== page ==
The essential differences between Tamlin’s and Rhysand’s expectations of Feyre become clear in these chapters. Tamlin wants her as his prize possession, protected and guarded in his manor house, not expected to do anything but look pretty and occupy his bed. Rhysand sees her as a powerful entity and expects her to actively develop her skills. He believes she could be strong enough to become an important player in any war against Hybern. Unlike Tamlin, who never mentioned that she might have acquired powers when all seven High Lords cooperated to resurrect her, Rhysand wants her to understand and embrace her potential. Despite this difference, Rhysand shares Tamlin’s tendency to tell her what to do, ordering her to do two things while she is with him: learn how to read and learn how to shield her mind against intruders such as himself. However, Rhysand’s demands are designed to make her stronger, while Tamlin aims to make her weak and dependent.  

A significant difference between Tamlin’s relationship with Feyre and Rhysand’s relationship with her in these chapters is that, while Tamlin makes no attempt to talk to Feyre about her nightmares, Rhysand has direct access to her mind through the magical bond created by the bargain. Therefore, Rhysand knows more about her bad dreams and trauma than she would want to share with him. Using his ability to read her mind, Rhysand has forced her into a relationship of involuntary intimacy through the bargain she made with him Under the Mountain. However, he somewhat redeems himself by seeming to want to train her to create a shield against his ability to invade her mind at will. By contrast, Tamlin is either unaware of Feyre’s nightmares and nighttime sickness, or he ignores them because he is unwilling to have that level of intimacy with her. Not only is he not interested in Feyre’s suffering, but he pushes away her efforts to help him when he has nightmares. This situation presents Feyre with a choice between a love-based relationship that lacks intimacy beyond what is physical and a contract-based relationship in which she has no privacy regarding her own mind.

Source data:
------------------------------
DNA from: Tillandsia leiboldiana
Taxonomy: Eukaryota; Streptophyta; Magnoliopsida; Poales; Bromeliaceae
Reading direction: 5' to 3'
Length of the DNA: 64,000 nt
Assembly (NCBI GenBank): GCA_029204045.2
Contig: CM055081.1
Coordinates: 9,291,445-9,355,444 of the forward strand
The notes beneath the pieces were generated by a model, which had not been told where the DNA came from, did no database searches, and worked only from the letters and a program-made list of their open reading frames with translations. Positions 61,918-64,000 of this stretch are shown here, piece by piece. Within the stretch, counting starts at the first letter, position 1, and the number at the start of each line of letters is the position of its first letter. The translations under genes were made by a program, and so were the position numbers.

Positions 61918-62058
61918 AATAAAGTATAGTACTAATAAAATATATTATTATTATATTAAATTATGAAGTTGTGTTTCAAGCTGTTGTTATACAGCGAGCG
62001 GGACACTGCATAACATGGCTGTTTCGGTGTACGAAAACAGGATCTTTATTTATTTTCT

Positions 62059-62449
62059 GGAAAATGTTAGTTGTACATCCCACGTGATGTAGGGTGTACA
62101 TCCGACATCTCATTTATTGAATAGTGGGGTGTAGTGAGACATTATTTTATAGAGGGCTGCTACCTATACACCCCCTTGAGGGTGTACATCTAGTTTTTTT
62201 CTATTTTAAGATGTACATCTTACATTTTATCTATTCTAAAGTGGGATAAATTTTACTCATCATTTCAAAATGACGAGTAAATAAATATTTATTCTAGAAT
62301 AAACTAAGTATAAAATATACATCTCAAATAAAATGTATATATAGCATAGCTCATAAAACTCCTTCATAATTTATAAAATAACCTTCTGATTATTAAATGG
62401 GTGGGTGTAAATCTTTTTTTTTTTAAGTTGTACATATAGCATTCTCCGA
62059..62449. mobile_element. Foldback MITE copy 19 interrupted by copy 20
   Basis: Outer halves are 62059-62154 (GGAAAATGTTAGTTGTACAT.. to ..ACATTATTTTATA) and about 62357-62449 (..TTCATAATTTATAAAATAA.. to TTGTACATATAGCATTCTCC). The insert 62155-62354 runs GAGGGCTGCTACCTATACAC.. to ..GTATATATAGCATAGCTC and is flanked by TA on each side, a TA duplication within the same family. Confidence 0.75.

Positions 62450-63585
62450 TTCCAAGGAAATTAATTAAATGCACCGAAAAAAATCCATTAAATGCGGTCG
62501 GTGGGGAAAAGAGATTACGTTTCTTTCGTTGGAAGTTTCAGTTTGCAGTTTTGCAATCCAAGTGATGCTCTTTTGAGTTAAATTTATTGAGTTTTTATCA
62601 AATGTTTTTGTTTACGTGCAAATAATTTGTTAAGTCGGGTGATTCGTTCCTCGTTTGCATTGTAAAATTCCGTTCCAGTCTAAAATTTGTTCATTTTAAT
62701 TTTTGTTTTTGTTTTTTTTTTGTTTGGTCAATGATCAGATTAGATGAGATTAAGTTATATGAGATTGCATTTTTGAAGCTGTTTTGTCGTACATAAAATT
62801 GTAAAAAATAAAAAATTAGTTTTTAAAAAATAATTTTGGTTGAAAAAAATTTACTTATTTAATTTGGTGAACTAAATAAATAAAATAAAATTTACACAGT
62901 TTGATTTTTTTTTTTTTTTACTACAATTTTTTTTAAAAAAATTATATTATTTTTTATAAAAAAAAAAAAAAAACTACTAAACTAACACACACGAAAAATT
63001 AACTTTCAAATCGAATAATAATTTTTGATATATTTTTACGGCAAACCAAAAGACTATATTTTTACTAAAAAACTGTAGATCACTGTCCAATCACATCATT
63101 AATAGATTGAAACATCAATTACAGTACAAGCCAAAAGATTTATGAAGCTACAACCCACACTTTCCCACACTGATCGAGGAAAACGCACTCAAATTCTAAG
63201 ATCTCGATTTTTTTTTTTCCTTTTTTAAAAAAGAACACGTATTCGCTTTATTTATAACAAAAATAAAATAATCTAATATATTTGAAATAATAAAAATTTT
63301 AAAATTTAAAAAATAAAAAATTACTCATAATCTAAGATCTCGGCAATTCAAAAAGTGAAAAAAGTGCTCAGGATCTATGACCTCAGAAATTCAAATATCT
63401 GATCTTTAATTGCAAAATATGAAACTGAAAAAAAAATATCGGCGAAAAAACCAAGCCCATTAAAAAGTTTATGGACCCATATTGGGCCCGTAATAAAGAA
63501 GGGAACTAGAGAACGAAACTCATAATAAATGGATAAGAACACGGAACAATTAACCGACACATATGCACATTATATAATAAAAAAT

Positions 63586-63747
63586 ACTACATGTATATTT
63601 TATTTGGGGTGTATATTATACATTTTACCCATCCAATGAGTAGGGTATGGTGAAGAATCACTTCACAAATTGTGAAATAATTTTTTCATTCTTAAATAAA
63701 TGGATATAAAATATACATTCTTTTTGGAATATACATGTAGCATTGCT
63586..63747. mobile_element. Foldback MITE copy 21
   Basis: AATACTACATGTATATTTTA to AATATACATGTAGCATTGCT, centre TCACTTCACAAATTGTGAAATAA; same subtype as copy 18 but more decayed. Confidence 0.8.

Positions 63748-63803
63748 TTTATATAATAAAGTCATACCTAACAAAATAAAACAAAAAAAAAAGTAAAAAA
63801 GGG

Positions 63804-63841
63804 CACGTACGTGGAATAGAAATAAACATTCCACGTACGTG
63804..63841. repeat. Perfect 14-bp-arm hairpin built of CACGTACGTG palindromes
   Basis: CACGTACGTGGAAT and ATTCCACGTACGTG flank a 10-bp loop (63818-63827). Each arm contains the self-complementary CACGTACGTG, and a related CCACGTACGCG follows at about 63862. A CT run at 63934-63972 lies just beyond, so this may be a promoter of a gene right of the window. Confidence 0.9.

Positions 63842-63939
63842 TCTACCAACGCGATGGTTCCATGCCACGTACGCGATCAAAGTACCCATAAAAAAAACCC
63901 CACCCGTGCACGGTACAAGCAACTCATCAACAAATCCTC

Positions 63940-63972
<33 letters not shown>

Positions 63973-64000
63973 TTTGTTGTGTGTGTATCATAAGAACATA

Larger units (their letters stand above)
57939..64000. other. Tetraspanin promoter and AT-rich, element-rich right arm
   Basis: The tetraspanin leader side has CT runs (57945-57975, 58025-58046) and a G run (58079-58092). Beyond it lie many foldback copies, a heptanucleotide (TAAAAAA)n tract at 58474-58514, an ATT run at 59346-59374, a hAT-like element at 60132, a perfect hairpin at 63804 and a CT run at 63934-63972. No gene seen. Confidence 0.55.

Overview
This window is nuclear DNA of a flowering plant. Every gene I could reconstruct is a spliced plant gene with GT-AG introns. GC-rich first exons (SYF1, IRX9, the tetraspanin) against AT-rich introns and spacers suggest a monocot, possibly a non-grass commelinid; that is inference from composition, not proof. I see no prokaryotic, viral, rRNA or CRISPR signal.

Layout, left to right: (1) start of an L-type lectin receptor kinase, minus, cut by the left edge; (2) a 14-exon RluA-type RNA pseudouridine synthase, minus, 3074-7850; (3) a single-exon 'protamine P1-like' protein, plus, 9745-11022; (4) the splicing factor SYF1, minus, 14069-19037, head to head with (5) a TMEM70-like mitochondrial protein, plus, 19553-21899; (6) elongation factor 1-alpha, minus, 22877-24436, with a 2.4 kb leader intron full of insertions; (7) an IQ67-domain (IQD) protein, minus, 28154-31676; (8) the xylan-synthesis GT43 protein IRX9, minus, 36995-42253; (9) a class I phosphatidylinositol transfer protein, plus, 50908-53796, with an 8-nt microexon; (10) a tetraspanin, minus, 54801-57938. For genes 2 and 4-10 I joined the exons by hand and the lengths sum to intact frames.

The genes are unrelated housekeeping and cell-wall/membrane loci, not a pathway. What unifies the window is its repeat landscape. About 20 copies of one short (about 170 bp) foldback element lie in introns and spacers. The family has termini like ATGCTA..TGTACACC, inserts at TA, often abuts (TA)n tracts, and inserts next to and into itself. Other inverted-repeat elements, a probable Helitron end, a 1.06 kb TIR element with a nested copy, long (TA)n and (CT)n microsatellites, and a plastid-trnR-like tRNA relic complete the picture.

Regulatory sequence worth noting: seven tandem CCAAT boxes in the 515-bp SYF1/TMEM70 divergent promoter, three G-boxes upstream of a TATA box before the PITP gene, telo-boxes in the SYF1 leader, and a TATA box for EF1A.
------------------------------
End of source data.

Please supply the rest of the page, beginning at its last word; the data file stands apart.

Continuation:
Another unattractive quality in Tamlin emerges when Feyre attends the Tithe ceremony. But, as usual, Feyre tries hard to understand and excuse Tamlin’s motivations in an effort to justify and reinforce her love for him. Tamlin explains away the practice of tithing all members of the Spring Court and hunting down those who cannot pay as a centuries-old tradition that he is unwilling to change. Tamlin’s explanation for his lack of mercy is that everyone would demand the same treatment if he offered it to even one person, but this rationale isn’t convincing to Feyre. As she tries to persuade herself otherwise, she cannot ignore the fact that Tamlin possesses more than he could ever want but still forces his subjects to pay him tribute. Tamlin’s behavior in this instance illustrates a key facet of his personality: his blind adherence to the laws and rules of the past. This loyalty to the arbitrary rules made by past generations shows Tamlin’s conservative nature and his inability to conceive of a different and better future. He is mired in traditions that favor those already in positions of privilege.